1. Acute risk. Using the exposure assumptions discussed in this unit, the acute dietary exposure from food to cyproconazole will occupy 1.3% of the aPAD for females 13-49 years old. Given existing and proposed uses, the Agency has no risk concern for exposure to cyproconazole through food and/or drinking water. EPA does not expect the aggregate exposure to exceed 100% of the aPAD.
2. Chronic risk. Using the exposure assumptions described in this unit for chronic exposure, EPA has concluded that exposure to cyproconazole from Start Printed Page 71057food will utilize 1% of the cPAD for all infants less than a year old. There are no residential uses for cyproconazole that will result in chronic residential exposure to cyproconazole. Given existing and proposed uses, the Agency has no risk concern for exposure to cyproconazole through food and/or drinking water. EPA does not expect the aggregate exposure to exceed 100% of the cPAD.
3. Short-term risk. Short-term aggregate exposure takes into account residential exposure plus chronic exposure to food and drinking water (considered to be a background exposure level). Cyproconazole is not registered for use on any sites that would result in residential exposure. Therefore, the aggregate risk is the sum of the risk from food and drinking water, which were previously addressed.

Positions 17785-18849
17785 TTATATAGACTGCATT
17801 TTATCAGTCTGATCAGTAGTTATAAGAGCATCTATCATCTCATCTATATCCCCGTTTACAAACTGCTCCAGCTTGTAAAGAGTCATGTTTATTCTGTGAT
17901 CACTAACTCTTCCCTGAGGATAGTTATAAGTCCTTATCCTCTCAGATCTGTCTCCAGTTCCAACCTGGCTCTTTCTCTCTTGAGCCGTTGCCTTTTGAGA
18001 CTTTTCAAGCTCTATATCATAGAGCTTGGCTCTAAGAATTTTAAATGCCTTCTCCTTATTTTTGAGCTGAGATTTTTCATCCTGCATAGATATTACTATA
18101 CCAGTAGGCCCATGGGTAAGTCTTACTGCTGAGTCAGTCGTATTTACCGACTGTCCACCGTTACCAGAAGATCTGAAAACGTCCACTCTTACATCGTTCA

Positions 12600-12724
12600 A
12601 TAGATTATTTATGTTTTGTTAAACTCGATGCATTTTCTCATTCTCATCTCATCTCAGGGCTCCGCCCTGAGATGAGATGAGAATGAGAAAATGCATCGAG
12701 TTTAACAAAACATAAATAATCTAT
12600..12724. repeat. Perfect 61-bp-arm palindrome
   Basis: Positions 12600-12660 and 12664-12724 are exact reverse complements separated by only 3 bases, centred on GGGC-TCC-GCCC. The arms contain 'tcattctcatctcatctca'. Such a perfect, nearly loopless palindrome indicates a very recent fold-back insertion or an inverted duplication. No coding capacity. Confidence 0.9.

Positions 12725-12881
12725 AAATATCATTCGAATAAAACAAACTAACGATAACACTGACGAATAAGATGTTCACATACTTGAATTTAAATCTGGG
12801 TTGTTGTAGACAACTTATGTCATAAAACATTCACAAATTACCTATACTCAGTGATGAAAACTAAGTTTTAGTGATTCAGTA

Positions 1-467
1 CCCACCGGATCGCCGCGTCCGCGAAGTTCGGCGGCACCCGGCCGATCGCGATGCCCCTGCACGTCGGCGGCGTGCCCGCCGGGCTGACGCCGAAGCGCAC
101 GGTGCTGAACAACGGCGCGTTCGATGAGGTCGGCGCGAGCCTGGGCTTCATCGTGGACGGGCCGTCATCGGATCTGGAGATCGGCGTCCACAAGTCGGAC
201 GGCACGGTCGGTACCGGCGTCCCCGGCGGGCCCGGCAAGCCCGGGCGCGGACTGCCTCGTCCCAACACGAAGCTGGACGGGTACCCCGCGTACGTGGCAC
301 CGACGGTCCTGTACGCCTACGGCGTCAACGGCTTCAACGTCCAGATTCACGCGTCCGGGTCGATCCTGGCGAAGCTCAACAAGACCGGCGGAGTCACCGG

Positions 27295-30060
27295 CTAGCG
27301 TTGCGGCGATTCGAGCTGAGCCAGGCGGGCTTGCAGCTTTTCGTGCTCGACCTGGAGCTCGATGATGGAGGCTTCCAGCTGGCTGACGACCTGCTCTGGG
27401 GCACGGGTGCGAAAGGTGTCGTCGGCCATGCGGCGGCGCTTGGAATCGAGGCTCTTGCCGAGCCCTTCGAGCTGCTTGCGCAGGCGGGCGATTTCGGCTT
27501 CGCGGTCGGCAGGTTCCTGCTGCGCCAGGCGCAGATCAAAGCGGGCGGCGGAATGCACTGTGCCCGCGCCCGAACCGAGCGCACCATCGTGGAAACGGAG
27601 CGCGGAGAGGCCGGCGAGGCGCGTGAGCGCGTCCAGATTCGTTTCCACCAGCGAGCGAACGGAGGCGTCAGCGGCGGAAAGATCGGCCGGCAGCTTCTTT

4. Intermediate-term risk. Intermediate-term aggregate exposure takes into account non-dietary, non-occupational exposure plus chronic exposure to food and drinking water (considered to be a background exposure level). Cyproconazole is not registered for use on any sites that would result in residential exposure. Therefore, the aggregate risk is the sum of the risk from food and drinking water, which were previously addressed.
5. Aggregate cancer risk for U.S. population. When relying on the exposure assumptions described in this notice, EPA calculated an acceptable cancer risk of 1.1 x 10-6, which is equivalent to the Agency's LOC (generally 1.0 x 10-6).
6. Determination of safety. Based on these risk assessments, EPA concludes that there is a reasonable certainty that no harm will result to the U.S. general population and to infants and children from aggregate exposure to cyproconazole residues.
V. Other Considerations
A. Analytical Enforcement Methodology
Adequate enforcement methodology (example—gas chromatography) is available to enforce the tolerance expression. The method may be requested from: Chief, Analytical Chemistry Branch, Environmental Science Center, 701 Mapes Road, Ft. Meade, MD 20755-5350; telephone number: (410) 305-2905; e-mail address: firstname.lastname@example.org.
B. International Residue Limits
No CODEX, Canadian or Mexican MRLs or tolerances have been established for cyproconazole on soybeans. Therefore, international harmonization is not an issue at this time.
EPA has concluded that the toxicological, residue chemistry, dietary exposure and occupational/residential exposure assessments are adequate to support a time-limited tolerance of 0.10 ppm for residues of cyproconazole per se in/on soybean, seed.
Therefore, the tolerance is established for residues of cyproconazole per se, in or on soybean, seed at 0.10 ppm.
VII. Statutory and Executive Order Reviews